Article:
No, the evidence suggests Vault material belongs to Prince rather than the opposite.



However, it is quite interesting that all released vault songs up to now were more or less edited and changed..even Rave and those Crystal Ball songs.
Could it be possible that he has to slightly alter the songs in order to release them legally ?
[Edited 11/30/06 4:25am]


If he has, then the changes only have to be very minimal. The difference between the released Rave and the unreleased Rave is tiny, he just took out some slight orchestration if I remember correctly, or something like that. In which case he could still release his Vault items sounding practically identical if he so wished. But I tend to think that was more Prince tinkering with tracks than anything else.
  - E-mail - orgNote - Report post to moderator
Reply #10 posted 11/30/06 10:42am

gatling84

metalorange said:

I guess it depends on the contract, and we simply don't know what was in that.

I really find it hard to believe, though, that Warners have any say in all those hundreds of recordings he has made in his own studios at his own expense. His contracts with Warners seem to have been to hand over a number of completed albums, not just 'material' that they would then decide on, so I think anything that wasn't handed over for final mastering still belongs to Prince. Crystal Ball proves it is possible for Prince to put old tracks on CD, I personally have never heard there was a compensation issue about the project. Also, for example look at Rave Un2 The Joy Fantastic, the title track is essentially a vault track created during his time with Warners, but there didn't seem to be any problem releasing it.

No, the evidence suggests Vault material belongs to Prince rather than the opposite.


That's encouraging. I would hope that record companies wouldn't try to own unreleased songs.
  - E-mail - orgNote - Report post to moderator
Reply #11 posted 11/30/06 12:11pm

langebleu

avatar

moderator

1. The contract(s) would explain the technicalities.

2. It is highly unlikely that Warners 'own' any of Prince's music - the point made by NouveauDance.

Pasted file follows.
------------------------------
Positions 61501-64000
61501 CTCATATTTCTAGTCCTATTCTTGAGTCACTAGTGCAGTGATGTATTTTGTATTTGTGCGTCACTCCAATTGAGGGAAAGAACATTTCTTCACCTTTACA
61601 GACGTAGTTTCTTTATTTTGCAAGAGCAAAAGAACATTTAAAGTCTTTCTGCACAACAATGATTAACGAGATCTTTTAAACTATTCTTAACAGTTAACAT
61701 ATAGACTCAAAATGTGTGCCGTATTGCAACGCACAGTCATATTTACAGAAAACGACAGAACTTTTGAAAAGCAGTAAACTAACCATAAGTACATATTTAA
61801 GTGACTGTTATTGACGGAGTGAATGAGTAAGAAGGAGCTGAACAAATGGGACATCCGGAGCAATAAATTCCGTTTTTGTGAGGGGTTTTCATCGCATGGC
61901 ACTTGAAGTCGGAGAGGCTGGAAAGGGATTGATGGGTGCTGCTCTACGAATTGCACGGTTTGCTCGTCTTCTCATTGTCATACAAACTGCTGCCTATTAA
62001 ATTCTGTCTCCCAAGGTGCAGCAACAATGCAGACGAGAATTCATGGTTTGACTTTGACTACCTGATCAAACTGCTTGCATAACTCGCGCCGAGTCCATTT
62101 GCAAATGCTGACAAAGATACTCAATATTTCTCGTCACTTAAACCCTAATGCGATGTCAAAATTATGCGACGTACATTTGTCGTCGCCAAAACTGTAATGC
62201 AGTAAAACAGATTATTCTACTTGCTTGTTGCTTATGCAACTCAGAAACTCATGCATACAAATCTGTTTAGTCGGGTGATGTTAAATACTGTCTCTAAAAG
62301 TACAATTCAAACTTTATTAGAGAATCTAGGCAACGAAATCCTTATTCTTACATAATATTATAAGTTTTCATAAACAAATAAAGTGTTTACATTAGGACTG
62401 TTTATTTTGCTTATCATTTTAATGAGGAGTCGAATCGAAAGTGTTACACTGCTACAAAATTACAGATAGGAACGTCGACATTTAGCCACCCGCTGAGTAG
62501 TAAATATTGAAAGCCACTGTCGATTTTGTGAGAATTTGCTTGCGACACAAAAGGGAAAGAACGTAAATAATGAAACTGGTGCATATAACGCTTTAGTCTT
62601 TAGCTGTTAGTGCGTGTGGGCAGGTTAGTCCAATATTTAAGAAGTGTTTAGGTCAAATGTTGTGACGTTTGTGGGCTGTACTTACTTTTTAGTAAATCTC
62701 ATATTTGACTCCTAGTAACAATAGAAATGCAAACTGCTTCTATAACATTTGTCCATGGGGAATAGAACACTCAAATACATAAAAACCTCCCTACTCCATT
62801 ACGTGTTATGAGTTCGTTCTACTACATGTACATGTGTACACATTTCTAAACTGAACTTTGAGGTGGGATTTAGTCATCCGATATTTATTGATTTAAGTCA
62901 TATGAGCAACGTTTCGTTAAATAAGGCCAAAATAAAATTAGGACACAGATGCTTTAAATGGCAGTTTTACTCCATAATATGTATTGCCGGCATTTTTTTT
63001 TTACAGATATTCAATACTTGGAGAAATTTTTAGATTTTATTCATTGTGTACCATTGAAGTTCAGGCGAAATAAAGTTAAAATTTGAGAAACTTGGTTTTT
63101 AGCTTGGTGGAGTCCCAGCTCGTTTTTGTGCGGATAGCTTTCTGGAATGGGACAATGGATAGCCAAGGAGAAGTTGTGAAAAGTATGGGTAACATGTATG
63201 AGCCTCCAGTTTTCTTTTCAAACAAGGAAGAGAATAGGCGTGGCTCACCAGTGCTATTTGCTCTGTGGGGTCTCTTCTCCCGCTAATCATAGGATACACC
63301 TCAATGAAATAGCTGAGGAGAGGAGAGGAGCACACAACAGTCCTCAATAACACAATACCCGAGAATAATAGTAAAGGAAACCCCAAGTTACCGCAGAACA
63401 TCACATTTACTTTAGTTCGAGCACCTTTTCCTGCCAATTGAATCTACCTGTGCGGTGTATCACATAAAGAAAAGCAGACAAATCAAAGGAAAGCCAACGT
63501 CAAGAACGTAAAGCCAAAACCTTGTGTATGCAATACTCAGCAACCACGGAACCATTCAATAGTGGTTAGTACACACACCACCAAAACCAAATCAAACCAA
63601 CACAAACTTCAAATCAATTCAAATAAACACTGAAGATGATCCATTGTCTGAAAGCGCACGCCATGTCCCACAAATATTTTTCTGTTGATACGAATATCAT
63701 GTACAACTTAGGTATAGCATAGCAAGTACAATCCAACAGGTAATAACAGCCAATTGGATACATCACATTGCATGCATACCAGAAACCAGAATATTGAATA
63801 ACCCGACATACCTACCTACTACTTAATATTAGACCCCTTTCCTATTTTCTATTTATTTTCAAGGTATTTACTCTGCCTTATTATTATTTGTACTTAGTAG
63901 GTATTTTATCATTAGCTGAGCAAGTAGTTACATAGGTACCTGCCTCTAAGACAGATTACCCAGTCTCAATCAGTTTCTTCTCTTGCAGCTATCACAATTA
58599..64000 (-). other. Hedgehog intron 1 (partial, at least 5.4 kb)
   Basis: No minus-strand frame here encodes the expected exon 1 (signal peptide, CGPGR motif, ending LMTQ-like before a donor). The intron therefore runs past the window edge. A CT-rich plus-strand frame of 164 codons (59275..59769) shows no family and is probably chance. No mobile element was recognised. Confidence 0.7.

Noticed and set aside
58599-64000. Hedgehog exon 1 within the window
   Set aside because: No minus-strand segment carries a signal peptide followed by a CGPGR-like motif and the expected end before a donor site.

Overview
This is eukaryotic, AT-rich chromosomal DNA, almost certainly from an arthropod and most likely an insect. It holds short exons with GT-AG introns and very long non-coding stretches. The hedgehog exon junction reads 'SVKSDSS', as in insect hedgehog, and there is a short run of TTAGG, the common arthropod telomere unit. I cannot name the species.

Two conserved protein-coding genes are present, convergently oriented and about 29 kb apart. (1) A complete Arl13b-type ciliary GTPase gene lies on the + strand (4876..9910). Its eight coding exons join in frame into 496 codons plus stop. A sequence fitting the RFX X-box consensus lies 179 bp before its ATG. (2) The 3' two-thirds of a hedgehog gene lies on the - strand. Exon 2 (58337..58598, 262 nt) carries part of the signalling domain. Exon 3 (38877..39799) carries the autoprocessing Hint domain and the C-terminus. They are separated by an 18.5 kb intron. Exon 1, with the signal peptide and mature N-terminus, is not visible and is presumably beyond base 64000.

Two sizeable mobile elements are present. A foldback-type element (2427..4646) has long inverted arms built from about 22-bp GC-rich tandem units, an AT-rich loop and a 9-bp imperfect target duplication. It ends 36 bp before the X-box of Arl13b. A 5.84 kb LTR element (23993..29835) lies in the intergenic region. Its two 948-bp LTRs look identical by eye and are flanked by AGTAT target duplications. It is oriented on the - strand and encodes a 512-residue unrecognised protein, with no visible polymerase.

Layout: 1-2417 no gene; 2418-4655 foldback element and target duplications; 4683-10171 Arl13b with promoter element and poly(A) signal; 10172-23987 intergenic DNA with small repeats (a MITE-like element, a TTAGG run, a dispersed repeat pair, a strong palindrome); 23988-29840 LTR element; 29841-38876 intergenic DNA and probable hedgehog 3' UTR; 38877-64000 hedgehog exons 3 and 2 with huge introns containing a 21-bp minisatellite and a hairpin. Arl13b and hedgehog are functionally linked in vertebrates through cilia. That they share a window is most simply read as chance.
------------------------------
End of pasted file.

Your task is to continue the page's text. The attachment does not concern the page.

3. What Warners are known / believed to have are rights assigned to them by Prince, under contract, in his music. So Warners have rights over the use of the master recordings of Prince's music released through WB. These rights revert to Prince over a period of time.

4. With regard to unreleased material, there is every possibility (I think likelihood) that the rights to this material are still retained by Prince. It seems to me that the best indicator of this is 'Crystal Ball' - a recording of which was offered up on the album / project of the same name to Warners, but was not released by them.

However, a recording (but is it the same recording, albeit slightly edited?) emerged on Crystal Ball after Prince left Warners.

Of course, this doesn't prove Prince had retained the rights to all of his unreleased material whilst with WB. It could be that he reached an agreement with WB during or at the end of his agreement that at the very least this recording would be available for him to release, even though perhaps they had rights over it.

But, ultimately, we still go back to the start - depends on the agreements.

(Edit on point 4 for clarification)

.
[Edited 11/30/06 15:15pm]
ALT+PLS+RTN: Pure as a pane of ice. It's a gift.
  - E-mail - orgNote - Report post to moderator
Reply #12 posted 11/30/06 12:37pm

origmnd

this is crazy talk

he was under contract for the material he released thru them. So he couldnt release
his vault material on another label until he left WB.